The Daily Sweeper (July 24)
The Columbus “hooliganism” story continues to percolate in the British press; meanwhile, we look at the problems the Chicago Fire’s Sector Latino have had with security at Toyota Park, and consider the outlandish possibility of Israel and Palestine co-hosting the World Cup in 2018.
- The Guardian’s Marina Hyde, in another one of her periodic fluffy and patronising articles about MLS, “giggles” at the brawl in Columbus. Admittedly, the incident does have its amusing side, but to suggest the Hudson Street Hooligans are representative of some general desire amongst American supporters to imitate English firms is just as laughable.
- In a game that had been postponed twice and that took almost three hours to conclude due to power outages, the Houston Dynamo downed DC 2-0 last night.
- Soccerlens looks at an exciting youth tournament to be played in Chicago this weekend, including elite teams from Mexico, Nigeria and Germany. I’ll be at Loyola University for the Fire against Nigeria’s 36 Lion tonight!
- MLS Commish Don Garber gave his “State of the League” speech yesterday ahead of tonight’s All-Star game in Toronto, and managed to say nothing of any real interest. Looks like that further Canadian expansion will be awaiting further announcement.
- JL Murtaugh of Section 8 Chicago interviews one of the leaders of the Fire’s fastest growing supporters group, Sector Latino, who bring an intense passion to their support that has led to them being targeted by stadium security, according to the group. They say security are racist. Their intense support is exactly what MLS needs more of, and security’s treatment of them is what we need less of.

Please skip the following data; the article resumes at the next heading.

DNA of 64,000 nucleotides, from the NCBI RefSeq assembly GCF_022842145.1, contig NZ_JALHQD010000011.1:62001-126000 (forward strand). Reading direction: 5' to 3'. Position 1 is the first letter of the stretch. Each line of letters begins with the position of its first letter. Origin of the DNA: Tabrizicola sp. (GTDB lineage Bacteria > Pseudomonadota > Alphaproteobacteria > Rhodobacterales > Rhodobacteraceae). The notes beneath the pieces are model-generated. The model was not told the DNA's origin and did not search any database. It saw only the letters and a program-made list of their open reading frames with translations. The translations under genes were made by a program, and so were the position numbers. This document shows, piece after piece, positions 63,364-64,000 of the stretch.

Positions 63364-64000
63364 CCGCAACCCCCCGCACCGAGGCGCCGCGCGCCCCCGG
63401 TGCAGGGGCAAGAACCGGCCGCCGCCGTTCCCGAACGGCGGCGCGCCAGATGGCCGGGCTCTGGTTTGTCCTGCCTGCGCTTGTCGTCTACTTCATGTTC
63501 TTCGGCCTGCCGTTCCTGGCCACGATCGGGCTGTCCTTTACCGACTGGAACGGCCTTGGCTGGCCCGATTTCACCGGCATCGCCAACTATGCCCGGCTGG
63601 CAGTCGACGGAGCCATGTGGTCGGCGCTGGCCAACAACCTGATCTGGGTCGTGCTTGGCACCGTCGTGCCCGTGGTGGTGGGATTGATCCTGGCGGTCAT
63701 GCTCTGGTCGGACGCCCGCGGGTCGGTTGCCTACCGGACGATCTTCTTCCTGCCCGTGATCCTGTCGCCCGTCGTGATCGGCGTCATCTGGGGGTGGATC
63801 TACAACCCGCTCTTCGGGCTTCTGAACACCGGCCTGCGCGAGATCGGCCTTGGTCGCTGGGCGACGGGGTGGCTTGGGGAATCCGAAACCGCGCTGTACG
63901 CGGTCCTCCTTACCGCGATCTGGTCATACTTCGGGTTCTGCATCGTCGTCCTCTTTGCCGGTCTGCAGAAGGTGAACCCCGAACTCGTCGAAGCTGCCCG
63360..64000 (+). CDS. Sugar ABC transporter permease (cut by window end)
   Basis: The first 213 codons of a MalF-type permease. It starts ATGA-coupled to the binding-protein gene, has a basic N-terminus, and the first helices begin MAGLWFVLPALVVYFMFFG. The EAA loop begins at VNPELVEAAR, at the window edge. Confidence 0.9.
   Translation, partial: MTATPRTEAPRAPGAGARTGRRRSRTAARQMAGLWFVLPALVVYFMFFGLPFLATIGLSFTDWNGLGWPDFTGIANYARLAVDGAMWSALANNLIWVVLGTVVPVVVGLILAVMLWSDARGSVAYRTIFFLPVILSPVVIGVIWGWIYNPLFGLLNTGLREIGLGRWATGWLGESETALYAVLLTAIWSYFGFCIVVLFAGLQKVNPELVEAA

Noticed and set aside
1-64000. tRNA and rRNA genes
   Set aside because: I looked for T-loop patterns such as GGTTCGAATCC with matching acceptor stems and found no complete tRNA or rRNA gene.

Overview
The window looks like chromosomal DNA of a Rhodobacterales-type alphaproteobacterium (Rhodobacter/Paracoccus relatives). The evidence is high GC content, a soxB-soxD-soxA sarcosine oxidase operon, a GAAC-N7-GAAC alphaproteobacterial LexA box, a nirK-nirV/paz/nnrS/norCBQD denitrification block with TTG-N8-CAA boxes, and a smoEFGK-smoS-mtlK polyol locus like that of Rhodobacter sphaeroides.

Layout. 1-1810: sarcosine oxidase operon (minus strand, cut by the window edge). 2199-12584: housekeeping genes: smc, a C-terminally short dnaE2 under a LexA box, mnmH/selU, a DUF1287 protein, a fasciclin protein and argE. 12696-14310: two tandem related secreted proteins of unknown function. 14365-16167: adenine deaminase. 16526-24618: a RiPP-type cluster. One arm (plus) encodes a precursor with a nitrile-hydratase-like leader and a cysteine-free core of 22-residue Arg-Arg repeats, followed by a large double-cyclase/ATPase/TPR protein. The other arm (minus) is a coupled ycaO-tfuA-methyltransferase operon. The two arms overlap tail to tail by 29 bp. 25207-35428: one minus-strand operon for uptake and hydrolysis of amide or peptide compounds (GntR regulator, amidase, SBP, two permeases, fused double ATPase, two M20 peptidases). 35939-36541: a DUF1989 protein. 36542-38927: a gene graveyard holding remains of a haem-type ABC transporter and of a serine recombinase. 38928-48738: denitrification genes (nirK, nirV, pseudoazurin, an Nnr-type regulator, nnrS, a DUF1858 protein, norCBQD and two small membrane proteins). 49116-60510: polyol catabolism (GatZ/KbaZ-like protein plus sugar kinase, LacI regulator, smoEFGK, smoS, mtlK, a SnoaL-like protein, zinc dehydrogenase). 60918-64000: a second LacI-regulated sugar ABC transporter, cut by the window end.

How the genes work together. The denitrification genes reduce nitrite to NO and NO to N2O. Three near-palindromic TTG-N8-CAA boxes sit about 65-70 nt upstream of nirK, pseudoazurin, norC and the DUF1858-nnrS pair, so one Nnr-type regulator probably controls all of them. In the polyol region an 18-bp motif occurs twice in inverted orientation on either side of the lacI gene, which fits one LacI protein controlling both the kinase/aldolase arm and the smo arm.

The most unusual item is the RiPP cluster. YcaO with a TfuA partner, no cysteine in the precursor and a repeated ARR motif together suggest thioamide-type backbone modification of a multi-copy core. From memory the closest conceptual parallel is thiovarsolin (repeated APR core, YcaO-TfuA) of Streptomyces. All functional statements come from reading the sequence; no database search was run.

- A More Splendid Life calls the recently concluded Canadian Championship a roaring success (Montreal won it, and clinched a birth in the CONCACAF Champions League as a result), but warns that the owners of Toronto FC need to invest in real grass to prevent their team stagnating on the field, and wasting the opportunity their success off the field has brought.
- The Times looks at Chelsea’s skyrocketing wage bill, as they look to top £150million this season, a simply unsustainable figure in the long run. Break even by 2010? I don’t think so.
- Jeremy Wilson in the Telegraph looks at how Premier League clubs preseason tours are now predicated on building their brand worldwide (Fulham in South Korea? Portsmouth in Nigeria?) rather than on actually preparing for the season. And Richard Scudamore takes the chance to bring up the Game 39 concept again.
- The debate over a potential British team at the 2012 Olympic Games in London gathers steam; Olympic officials are saying it’s a certainty, but the Scots continue to fight against it, fearing the consequences for their independent national team.
- Speaking of West Ham’s Inter City Firm, 101 great goals links to a long documentary from the ’80s about them called “Hooligan”. Could someone let me know if this is worth watching?
- James Montague reports on the possibility of Israel and Palestine co-hosting a World Cup. About as likely as Alex Ferguson coaching Chelsea next season, but a noble sentiment.
- In Australia, the A-League plans to expand, with the addition of a North Queensland team. That will bring the league to ten teams from its current eight, with the Gold Coast Galaxy also set to join; 12 teams seems to be the eventual endpoint of expansion down under.
- Colombian clubs linked to money-laundering.
- The Road to 2010 World Cup looks at the African contenders at the Olympics.
- The Run of Play gives us a Dictionary of Generic Narrative in Football.
- Grant Wahl gives us a sentimental take on why the “Chocolate Box” is his favourite stadium in world sport.
The two sides in the infamous Battle of Crew Stadium: